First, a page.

Meanwhile, from the privacy of his Paris apartment, our young philosophy teacher and author of Nada’s manifesto, reads the following analysis from Le Monde:
The style is disgusting…and the childishness of certain statements of an archaic and unalloyed anarchist might raise a smile in other circumstances. In the present situation, however, they inspire disquiet, a deep anxiety in the face of the nihilism embraced, seemingly with delight, by this Nada group, which chose such an apt name for itself but which, in its texts as in its actions, express itself in an utterly unjustifiable way. 
Thus, Treuffais, without having aided in the kidnapping, still finds himself being held to account. From the vantage point of Le Monde and its editors, not only was the kidnapping a counterrevolutionary measure, the idea and its subsequent justification via the manifesto format, was already an embrace of the nihilism at the heart of the group’s “unalloyed anarchism.” Scenes such as these lead readers to feel that the group and their plans are the mere playthings of a fate they have yet to grasp; an intuition that is confirmed soon after the critiques of the groups activities went to print. Not only does the Minister of the Interior agree to pardon Grabeliau and his followers from the Service d’Action Civique (thereby allowing for the French police to track down the group to Cash’s farmhouse by means of the newly released video footage), the group, caught off guard, find themselves surrounded by police on all sides. The police, for their part, waste no time and lay siege to their farmhouse and all but one of the group (Buenaventura) makes it out alive, having found himself on a supply run.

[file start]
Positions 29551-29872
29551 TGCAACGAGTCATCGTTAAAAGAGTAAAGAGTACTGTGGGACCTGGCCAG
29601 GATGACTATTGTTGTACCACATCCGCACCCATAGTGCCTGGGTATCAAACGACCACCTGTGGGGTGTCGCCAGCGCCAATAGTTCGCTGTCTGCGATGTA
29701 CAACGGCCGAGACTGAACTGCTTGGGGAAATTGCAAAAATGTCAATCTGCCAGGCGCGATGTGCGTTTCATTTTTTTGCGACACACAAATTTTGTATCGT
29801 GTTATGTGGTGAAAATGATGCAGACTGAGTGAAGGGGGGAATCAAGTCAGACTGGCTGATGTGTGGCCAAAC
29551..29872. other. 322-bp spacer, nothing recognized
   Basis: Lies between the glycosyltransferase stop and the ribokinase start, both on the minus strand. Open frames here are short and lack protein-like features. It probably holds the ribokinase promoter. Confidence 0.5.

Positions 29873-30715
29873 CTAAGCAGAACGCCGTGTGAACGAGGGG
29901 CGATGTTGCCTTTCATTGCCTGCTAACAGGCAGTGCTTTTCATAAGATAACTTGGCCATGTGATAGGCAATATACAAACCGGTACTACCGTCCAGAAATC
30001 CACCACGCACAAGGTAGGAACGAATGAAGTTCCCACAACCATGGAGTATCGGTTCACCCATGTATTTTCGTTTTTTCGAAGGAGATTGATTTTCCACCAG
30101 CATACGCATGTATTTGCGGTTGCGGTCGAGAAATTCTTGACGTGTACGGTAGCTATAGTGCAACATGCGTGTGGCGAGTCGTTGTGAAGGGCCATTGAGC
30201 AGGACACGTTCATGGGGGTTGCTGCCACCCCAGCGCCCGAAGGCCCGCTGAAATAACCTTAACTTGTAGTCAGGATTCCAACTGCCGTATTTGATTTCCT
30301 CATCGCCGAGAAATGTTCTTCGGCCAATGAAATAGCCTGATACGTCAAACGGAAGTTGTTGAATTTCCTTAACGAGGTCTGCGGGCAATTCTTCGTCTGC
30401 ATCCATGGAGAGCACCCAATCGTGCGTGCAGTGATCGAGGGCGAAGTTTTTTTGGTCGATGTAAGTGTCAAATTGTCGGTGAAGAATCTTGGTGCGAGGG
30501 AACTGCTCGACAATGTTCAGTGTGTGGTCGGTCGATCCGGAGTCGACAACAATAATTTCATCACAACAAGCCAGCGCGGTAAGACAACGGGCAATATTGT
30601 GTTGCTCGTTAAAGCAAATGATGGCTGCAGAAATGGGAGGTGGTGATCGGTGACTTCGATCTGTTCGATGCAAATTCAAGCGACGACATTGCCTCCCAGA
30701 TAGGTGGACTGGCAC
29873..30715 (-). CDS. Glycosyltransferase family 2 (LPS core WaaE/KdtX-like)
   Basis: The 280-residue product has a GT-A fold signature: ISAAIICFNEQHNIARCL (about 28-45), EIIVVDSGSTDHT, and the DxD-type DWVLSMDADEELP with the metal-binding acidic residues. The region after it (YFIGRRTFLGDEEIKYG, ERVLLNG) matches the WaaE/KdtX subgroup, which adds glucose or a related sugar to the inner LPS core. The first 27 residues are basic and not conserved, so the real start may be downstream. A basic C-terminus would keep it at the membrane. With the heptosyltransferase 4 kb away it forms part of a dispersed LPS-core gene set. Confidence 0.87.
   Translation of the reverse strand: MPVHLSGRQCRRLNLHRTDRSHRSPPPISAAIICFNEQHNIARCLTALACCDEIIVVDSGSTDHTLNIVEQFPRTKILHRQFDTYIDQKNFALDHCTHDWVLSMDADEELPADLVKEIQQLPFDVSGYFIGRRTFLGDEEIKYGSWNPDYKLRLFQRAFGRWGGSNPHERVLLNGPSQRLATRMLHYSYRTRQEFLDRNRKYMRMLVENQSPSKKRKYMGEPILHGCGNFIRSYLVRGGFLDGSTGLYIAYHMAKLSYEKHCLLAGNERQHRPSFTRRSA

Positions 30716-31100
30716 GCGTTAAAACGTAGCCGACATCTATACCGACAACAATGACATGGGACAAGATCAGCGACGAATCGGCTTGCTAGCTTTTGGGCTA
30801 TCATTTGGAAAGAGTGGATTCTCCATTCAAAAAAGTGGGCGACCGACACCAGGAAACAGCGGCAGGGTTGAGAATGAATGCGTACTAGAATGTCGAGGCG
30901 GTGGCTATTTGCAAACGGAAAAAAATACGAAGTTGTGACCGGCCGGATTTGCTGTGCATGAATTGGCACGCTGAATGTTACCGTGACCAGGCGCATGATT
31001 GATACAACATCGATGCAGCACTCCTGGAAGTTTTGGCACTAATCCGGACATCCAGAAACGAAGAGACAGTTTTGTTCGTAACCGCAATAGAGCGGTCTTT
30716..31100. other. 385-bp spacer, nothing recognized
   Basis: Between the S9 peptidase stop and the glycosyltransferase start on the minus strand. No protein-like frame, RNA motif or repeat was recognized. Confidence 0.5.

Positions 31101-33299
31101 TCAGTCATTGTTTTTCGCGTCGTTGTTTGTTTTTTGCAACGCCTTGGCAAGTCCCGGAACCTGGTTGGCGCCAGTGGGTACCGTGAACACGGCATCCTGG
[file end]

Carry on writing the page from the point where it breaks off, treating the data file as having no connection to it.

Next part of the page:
As for the Spanish anarchist, it would take the utter failure of the kidnapping, the murder of fellow comrades, and a protracted evasion of the law while attempting to make it back to Paris, for him to eventually realize the truth of Treuffais’ reservations; that the condemnation of terrorism “is not a condemnation of insurrection but a call to insurrection,” with the necessity of wide support.  Or as he puts it in a recording made to be broadcast over radio and TV alike: